Why does basic training have an obstacle course? It would be easier for all involved to watch a video and hand out lollipops. No pain, no sweat, no problems. But basic training, especially the obstacle course, is not about easy.
Its design and purpose pushes us to levels of pain that make us uncomfortable. The cuts, bruises, and sore muscles are evidence that we pushed ourselves to the limit. The obstacle course also introduces us to the feeling of power (or accomplishment) as we climb a high wall, or low crawl under barb wire.
We learn to overcome by digging deep within ourselves while trusting the members of our unit. It’s a painful journey, but it is essential to becoming a warrior.
Life has its own obstacle courses. Basic training’s obstacle course lasts only a few minutes but the obstacles in life can last for years, as in the case of a difficult marriage, troubled children, or chronic pain. Instead of sore muscles and bruises, we suffer injury on the inside. How do we overcome?
We overcome by understanding our heart and the true purpose of power and pain in our lives.
“Your Heart” Diagram
Let’s start with power. In relationships, our desire for power reveals itself in how we relate by way of dominating others or becoming a people-pleaser. When we dominate others, we dictate to them what we think needs to happen for there to be peace and stability. We set the rules and enforce them with anger.
On the other hand, when we focus on pleasing people, we use our strength and energy to ensure others are happy, which we believe results in peace and stability. When things become unbalanced, we double up on our effort or become passive-aggressive with our frustration. Dominating others and people-pleasing are fragile ends of a spectrum because they depend on other people complying with our rules or being happy. Neither of which are guaranteed.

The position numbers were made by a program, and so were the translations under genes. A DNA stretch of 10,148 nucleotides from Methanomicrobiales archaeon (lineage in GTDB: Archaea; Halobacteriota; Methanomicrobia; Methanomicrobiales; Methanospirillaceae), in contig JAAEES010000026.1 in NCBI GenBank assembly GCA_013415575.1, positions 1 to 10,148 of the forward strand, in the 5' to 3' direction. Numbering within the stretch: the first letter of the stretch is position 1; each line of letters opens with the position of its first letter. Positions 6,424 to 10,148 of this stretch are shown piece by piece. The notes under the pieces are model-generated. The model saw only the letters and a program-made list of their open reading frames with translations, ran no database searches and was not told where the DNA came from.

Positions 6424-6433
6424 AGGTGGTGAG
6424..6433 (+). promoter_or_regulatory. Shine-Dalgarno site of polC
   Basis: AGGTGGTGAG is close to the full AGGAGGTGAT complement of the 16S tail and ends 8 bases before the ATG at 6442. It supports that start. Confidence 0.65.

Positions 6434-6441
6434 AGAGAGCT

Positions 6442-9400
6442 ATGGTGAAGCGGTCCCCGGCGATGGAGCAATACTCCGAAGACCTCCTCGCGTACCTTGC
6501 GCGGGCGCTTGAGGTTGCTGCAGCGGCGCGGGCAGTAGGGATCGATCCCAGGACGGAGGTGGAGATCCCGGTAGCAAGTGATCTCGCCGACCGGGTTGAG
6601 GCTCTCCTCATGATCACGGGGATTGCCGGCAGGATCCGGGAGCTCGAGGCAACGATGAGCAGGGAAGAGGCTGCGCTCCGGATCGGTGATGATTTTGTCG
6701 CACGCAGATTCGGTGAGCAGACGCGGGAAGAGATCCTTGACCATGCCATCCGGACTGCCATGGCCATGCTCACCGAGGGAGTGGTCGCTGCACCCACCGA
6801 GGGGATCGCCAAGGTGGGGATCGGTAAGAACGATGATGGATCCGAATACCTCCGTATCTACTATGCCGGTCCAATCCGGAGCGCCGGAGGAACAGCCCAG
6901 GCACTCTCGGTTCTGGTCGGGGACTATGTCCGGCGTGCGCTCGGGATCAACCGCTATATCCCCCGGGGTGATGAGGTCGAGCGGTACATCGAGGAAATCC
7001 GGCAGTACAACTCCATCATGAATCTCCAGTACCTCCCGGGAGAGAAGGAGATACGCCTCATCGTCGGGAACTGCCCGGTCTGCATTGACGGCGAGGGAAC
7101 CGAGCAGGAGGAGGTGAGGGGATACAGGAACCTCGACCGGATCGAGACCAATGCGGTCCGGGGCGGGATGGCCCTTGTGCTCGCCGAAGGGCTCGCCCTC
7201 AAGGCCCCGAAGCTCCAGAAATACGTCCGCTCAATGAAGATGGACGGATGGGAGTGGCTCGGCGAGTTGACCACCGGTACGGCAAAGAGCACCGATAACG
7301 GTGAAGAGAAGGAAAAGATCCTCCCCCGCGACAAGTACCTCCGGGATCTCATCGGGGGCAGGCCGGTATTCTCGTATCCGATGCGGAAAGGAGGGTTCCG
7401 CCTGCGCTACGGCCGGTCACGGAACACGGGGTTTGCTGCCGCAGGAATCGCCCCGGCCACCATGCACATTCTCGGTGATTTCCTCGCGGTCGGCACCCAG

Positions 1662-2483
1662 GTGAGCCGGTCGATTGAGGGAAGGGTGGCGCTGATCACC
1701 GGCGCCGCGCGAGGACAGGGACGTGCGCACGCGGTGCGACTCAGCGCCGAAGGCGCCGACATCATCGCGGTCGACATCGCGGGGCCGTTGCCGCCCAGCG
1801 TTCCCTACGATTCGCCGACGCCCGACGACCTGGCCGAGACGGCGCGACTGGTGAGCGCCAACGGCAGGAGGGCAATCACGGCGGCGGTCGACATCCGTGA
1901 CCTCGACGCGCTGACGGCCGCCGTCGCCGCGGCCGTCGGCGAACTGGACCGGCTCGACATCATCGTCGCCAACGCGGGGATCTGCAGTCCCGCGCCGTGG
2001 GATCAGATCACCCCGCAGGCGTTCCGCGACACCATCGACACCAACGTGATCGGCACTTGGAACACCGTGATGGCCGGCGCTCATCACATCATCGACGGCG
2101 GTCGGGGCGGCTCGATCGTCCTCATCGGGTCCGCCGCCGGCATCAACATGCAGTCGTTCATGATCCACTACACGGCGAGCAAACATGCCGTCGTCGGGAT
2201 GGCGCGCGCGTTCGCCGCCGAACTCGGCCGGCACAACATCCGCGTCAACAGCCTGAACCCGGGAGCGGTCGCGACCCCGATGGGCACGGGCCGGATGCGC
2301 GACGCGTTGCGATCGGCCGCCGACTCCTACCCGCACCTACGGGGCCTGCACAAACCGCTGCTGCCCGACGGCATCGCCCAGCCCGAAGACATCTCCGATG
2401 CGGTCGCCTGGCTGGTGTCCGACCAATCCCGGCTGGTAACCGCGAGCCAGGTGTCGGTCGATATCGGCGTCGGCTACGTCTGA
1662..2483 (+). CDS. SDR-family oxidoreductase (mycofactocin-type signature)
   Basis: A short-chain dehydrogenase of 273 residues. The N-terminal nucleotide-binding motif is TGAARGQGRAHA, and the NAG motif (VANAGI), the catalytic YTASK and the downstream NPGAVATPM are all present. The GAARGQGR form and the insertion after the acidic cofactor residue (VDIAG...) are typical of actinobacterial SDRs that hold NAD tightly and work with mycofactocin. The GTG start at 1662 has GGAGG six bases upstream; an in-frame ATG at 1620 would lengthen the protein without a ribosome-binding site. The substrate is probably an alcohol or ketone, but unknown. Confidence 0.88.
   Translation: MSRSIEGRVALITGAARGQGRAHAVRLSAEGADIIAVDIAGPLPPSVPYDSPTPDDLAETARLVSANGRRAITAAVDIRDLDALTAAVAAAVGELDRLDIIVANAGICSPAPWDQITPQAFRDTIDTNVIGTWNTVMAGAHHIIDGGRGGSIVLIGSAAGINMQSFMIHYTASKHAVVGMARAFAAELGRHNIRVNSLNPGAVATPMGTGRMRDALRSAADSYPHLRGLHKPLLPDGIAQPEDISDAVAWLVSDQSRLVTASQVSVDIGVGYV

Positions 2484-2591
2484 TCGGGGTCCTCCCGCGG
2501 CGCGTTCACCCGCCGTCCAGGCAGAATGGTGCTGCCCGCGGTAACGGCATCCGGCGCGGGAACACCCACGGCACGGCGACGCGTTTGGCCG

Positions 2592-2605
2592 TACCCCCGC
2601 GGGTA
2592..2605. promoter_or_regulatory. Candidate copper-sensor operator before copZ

Jesus gave us a different way, the way of serving. The most powerful man in the universe set the example by living a life of service (Mark 10:45, Philippians 2:3-8). His teaching, healing, and acts of service (like foot-washing) allowed him to accomplish God’s main objective, to redeem us by changing us from the inside out.
True power, then, is found in freely serving God and others resulting in joy, peace, and a meaningful life.
Pain can be defined as any stimulus that has physical, emotional, and spiritual components and leads to a loss of ability. For example, when my foot hurts, I feel it on many levels as it hinders my ability to run or walk.
We can deal wrongly with pain in two ways. We can avoid it by turning to other things like alcohol, drugs, sex, electronics, or any other distraction. On the other hand, others may deal with pain by pursuing it, whether that is cutting, anorexia/bulimia, or even with intense workouts. There is another way to deal with pain, the way of submitting to it.
Christ did this very thing as it says in Hebrews 5:8, “Although He was a Son, He learned obedience from the things which He suffered.” Did Christ really need to learn obedience and do it by suffering? This may be hard to comprehend, but imagine a person watching a video of an obstacle course. That person would know all about what is required, but until that person submitted to the course, he or she would never really understand (or learn) what it is like.
Christ made a choice to experience the obstacles and pain of this life and He did it with perfect obedience to God. He set the example for us to follow. “For you have been called for this purpose, since Christ also suffered for you, leaving you an example for you to follow in His steps” (1 Peter 2:21). Pain, then, is an opportunity to follow God and it also results in joy, peace, and a meaningful life.
If you are in the middle of an obstacle course, what is it revealing about your heart? What is it teaching you about your use of power over others? What is it teaching you about how you deal with pain? Let it draw you close to the One who has faced every type of obstacle for us.